CTRL+D Fill down command on the selected cells. Fill down copies the content and format of the topmost cell into the cells below.

CTRL+R Fill right command on the selected cells. Fill right copies the content and format of the leftmost cell to the cells to the right.

It’s worth posting a copy of this list next to every Finance PC. It can save time and frustration.

Any additional shortcuts you’d like to share? Pass them along here.

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  • Teri Evers

    CTRL + F – Opens up the Find and Replace dialog box.

  • ed

    I thought you might find this useful

  • CTRL+R is repeated on this list… so 20 best shortcuts 🙂

  • Melissa

    F4 repeats the last action – very handy!

  • Ann

    F2 – opens the cell highlighted for edit – very nice!

  • Janet

    Ctrl ` is also repeated. This list includes several shortcuts I didn’t know, so thanks! I just tried Ctrl 9 and Ctrl 0 for hiding and discovered that adding the Shift key Un-hides. Too cool!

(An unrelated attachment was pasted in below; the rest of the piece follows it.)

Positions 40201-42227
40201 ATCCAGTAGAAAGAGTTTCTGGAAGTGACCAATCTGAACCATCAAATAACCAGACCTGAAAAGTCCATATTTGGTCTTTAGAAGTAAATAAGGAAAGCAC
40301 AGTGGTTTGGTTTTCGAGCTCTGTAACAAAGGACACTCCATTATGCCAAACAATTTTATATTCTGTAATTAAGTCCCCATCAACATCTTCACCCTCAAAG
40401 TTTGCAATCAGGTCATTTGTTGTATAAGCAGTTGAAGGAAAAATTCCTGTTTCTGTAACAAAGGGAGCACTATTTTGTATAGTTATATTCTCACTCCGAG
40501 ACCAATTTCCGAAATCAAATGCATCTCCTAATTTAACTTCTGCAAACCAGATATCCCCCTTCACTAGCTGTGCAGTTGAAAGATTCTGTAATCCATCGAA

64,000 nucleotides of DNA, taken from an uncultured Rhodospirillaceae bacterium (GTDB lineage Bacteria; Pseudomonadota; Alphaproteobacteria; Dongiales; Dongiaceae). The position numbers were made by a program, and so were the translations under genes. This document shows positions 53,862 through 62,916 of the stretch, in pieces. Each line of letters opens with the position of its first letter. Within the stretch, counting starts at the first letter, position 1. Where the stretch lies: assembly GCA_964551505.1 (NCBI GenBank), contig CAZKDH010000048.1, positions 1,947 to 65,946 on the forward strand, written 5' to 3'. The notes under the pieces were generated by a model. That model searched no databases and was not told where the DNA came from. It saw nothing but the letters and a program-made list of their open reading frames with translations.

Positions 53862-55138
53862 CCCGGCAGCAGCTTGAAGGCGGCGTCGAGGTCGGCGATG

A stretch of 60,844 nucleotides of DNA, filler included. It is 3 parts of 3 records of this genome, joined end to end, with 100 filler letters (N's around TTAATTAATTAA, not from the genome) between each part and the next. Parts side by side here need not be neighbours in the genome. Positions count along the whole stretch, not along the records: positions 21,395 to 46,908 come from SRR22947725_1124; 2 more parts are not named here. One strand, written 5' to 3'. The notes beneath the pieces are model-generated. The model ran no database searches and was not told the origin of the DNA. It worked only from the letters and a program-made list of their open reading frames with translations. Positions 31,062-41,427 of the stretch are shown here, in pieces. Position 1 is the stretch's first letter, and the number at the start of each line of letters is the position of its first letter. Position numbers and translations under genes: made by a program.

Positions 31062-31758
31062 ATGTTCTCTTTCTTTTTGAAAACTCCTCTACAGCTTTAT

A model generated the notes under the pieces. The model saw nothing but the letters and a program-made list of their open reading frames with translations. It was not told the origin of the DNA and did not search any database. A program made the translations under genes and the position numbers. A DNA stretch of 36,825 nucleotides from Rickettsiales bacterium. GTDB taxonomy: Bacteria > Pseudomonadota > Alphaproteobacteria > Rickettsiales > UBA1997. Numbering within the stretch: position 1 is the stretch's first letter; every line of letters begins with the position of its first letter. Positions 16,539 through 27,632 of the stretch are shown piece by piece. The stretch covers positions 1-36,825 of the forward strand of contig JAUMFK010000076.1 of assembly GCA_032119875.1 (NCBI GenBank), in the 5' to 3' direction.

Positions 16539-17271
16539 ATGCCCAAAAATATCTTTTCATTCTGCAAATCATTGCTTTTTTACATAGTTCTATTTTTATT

Ctrl F and Ctrol H open the same dialog box but default to different tabs – F for find, H for replace. Here are some of my most favored favorites:
    Shift + spacebar selects the current row(s)
    Ctrl+ spacebar selects the current column(s)
    Combine these with:
    Ctrl – (minus) to delete the selected row or column
    Ctrl + to insert the number of rows/columns that are highlighted. If you have already copied (Ctrl C) or cut (Ctrl X) rows or columns, then the Ctrl + acts as Insert-Paste.